Is God a tyrant? No - not at all! Does he uphold truth, love and human freedom? Yes, absolutely! ‘God and the Crisis of Power’ shows us, from the Bible, how God always deploys his power for our good, in ways that are motivated by love and that offer us liberation rather than oppression. It also examines how these principles should apply to Christian participation in the public square.
‘God and the Crisis of Power’ explores the moral ambiguity of the concept of power, and the potentially problematic relationship between the idea of an all-powerful God and the enjoyment of human freedom. It considers the key parameters – trust and truth – that shape the rise and fall of human power and that play an important role in assessing the moral legitimacy of the way in which power is exercised. Against this background, it then examines the biblical account of how God exercised his power in the world, through the life, death and resurrection of Jesus, in ways that demonstrate God’s love for us and offer us true liberation.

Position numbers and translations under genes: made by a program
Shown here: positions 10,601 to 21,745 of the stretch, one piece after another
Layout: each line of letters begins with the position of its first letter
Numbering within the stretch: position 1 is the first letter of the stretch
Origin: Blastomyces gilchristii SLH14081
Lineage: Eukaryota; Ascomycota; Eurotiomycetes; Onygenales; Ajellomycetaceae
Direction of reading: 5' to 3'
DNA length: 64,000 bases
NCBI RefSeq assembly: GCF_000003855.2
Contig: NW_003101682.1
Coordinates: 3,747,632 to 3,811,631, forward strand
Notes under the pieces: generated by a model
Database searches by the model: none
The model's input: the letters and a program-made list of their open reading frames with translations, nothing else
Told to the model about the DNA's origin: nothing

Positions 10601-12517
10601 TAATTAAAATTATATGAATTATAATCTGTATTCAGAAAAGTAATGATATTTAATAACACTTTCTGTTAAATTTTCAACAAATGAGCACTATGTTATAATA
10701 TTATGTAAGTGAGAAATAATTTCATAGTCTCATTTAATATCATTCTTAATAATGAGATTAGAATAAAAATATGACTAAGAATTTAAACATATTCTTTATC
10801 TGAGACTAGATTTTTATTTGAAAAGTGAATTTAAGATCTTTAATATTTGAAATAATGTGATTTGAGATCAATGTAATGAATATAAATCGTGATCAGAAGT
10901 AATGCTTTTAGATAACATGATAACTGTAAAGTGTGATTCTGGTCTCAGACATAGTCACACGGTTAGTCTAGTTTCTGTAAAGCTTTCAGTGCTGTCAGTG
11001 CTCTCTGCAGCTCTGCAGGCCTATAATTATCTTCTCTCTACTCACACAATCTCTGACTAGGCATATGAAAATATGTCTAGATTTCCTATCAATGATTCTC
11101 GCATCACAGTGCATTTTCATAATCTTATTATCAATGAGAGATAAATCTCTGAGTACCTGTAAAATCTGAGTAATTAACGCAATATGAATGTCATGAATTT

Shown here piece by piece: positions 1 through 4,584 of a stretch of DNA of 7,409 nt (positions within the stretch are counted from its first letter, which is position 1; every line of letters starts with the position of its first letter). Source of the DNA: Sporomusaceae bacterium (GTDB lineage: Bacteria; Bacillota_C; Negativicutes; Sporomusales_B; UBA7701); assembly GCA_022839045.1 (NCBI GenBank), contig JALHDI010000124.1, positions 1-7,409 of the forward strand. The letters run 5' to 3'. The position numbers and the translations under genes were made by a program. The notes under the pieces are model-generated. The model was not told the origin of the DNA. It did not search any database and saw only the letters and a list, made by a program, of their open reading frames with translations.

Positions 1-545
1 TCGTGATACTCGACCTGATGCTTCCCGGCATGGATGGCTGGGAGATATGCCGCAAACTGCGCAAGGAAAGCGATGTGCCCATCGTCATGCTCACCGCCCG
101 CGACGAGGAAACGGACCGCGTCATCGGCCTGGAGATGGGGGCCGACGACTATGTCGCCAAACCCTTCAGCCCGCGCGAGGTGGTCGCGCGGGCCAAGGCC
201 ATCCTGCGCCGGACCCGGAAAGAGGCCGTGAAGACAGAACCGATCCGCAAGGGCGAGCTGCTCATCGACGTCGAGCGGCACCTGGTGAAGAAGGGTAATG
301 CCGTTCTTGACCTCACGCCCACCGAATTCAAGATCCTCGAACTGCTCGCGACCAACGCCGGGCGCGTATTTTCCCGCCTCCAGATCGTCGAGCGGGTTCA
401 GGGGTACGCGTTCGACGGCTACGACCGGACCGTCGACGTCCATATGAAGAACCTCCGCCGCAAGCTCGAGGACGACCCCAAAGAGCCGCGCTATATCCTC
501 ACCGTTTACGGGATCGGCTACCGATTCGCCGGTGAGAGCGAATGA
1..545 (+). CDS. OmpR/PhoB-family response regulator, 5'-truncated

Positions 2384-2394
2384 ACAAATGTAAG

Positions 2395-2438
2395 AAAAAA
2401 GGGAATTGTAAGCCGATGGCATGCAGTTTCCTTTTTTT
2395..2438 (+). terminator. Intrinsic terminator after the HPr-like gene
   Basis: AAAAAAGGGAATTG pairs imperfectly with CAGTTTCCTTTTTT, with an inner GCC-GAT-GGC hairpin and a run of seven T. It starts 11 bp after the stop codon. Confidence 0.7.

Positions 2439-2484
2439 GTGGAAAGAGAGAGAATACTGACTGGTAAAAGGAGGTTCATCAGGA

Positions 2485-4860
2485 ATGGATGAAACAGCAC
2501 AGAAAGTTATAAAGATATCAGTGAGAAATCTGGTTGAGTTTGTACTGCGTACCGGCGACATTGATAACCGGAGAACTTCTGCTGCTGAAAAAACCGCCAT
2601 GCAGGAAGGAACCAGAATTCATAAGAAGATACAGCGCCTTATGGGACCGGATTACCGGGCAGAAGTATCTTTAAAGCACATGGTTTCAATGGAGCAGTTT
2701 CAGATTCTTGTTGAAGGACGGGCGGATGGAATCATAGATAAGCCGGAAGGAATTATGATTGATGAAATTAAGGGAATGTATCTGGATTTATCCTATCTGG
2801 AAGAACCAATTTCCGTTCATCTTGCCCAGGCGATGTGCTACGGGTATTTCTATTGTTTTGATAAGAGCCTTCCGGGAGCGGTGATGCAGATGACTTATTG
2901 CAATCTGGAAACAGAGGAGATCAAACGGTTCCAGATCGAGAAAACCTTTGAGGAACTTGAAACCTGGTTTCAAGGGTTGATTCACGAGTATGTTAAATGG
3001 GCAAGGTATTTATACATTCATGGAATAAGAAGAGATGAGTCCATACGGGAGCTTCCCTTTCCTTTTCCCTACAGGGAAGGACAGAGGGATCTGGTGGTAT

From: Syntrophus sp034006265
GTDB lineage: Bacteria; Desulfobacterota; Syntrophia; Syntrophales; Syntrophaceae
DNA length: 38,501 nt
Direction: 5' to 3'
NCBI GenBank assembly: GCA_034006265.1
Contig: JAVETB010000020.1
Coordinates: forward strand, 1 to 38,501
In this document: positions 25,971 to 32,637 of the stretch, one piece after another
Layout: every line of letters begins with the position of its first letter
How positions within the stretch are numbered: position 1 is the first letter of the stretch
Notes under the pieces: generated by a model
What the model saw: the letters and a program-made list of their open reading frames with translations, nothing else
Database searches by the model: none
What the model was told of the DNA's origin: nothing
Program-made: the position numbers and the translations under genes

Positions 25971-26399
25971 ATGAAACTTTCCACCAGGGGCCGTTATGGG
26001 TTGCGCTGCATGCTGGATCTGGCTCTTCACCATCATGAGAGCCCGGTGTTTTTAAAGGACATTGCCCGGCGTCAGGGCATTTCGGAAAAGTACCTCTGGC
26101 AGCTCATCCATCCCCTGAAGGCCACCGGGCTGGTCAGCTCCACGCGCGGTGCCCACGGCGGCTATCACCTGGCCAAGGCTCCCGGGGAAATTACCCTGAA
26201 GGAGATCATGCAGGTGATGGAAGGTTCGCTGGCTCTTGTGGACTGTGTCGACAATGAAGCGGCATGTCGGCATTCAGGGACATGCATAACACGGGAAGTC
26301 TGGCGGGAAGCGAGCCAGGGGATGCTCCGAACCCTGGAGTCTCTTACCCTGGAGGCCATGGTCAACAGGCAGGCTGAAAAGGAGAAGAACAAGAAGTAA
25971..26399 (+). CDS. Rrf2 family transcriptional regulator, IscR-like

Next, 'God and the Crisis of Power' turns its attention to the various other dimensions of the Old and New Testament accounts of God’s exercise of power, including issues - such as suffering, slavery, and gender - that are a significant component of contemporary critiques of God’s character, and therefore of Christianity as a whole. It demonstrates how God’s approach to these issues, far from being tyrannical, is driven by his profound and transformative love for us, and how - even in these controversial areas - God always has our best interests at heart.
‘God and the Crisis of Power’ concludes by examining the appropriate shape of Christian engagement and participation in activities that involve the exercise of social or political power. It explores how law, and the lawmaking process, is a key arena in which social power is contested - including in relation to issues such as freedom of expression and discrimination - before making some final observations about the appropriate balance between Christian humility, and Christian confidence, in seeking to honour God in the public square.